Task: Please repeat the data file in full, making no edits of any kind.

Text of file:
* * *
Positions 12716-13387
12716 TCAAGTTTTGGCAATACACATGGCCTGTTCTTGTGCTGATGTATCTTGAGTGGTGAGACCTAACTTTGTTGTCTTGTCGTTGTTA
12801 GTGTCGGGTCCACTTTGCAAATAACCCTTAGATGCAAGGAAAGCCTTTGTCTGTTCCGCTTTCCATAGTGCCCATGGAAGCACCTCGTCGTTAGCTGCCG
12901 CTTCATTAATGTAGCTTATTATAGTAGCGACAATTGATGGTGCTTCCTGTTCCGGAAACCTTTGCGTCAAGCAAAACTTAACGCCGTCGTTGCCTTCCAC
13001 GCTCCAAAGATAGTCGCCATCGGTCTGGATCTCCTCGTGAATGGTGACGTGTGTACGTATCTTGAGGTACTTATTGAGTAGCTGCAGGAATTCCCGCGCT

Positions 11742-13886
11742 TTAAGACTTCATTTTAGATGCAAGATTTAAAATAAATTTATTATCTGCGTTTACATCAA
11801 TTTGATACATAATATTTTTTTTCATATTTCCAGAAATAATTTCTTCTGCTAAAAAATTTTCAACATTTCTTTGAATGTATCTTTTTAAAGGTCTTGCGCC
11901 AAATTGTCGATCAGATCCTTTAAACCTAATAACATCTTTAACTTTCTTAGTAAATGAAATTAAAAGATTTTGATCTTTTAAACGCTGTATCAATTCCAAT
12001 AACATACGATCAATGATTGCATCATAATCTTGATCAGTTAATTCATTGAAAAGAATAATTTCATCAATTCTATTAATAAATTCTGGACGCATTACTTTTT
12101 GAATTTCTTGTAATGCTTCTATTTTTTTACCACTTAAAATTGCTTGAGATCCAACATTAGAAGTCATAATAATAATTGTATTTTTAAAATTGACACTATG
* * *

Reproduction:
Positions 12716-13387
12716 TCAAGTTTTGGCAATACACATGGCCTGTTCTTGTGCTGATGTATCTTGAGTGGTGAGACCTAACTTTGTTGTCTTGTCGTTGTTA
12801 GTGTCGGGTCCACTTTGCAAATAACCCTTAGATGCAAGGAAAGCCTTTGTCTGTTCCGCTTTCCATAGTGCCCATGGAAGCACCTCGTCGTTAGCTGCCG
12901 CTTCATTAATGTAGCTTATTATAGTAGCGACAATTGATGGTGCTTCCTGTTCCGGAAACCTTTGCGTCAAGCAAAACTTAACGCCGTCGTTGCCTTCCAC
13001 GCTCCAAAGATAGTCGCCATCGGTCTGGATCTCCTCGTGAATGGTGACGTGTGTACGTATCTTGAGGTACTTATTGAGTAGCTGCAGGAATTCCCGCGCT

Positions 11742-13886
11742 TTAAGACTTCATTTTAGATGCAAGATTTAAAATAAATTTATTATCTGCGTTTACATCAA
11801 TTTGATACATAATATTTTTTTTCATATTTCCAGAAATAATTTCTTCTGCTAAAAAATTTTCAACATTTCTTTGAATGTATCTTTTTAAAGGTCTTGCGCC
11901 AAATTGTCGATCAGATCCTTTAAACCTAATAACATCTTTAACTTTCTTAGTAAATGAAATTAAAAGATTTTGATCTTTTAAACGCTGTATCAATTCCAAT
12001 AACATACGATCAATGATTGCATCATAATCTTGATCAGTTAATTCATTGAAAAGAATAATTTCATCAATTCTATTAATAAATTCTGGACGCATTACTTTTT
12101 GAATTTCTTGTAATGCTTCTATTTTTTTACCACTTAAAATTGCTTGAGATCCAACATTAGAAGTCATAATAATAATTGTATTTTTAAAATTGACACTATG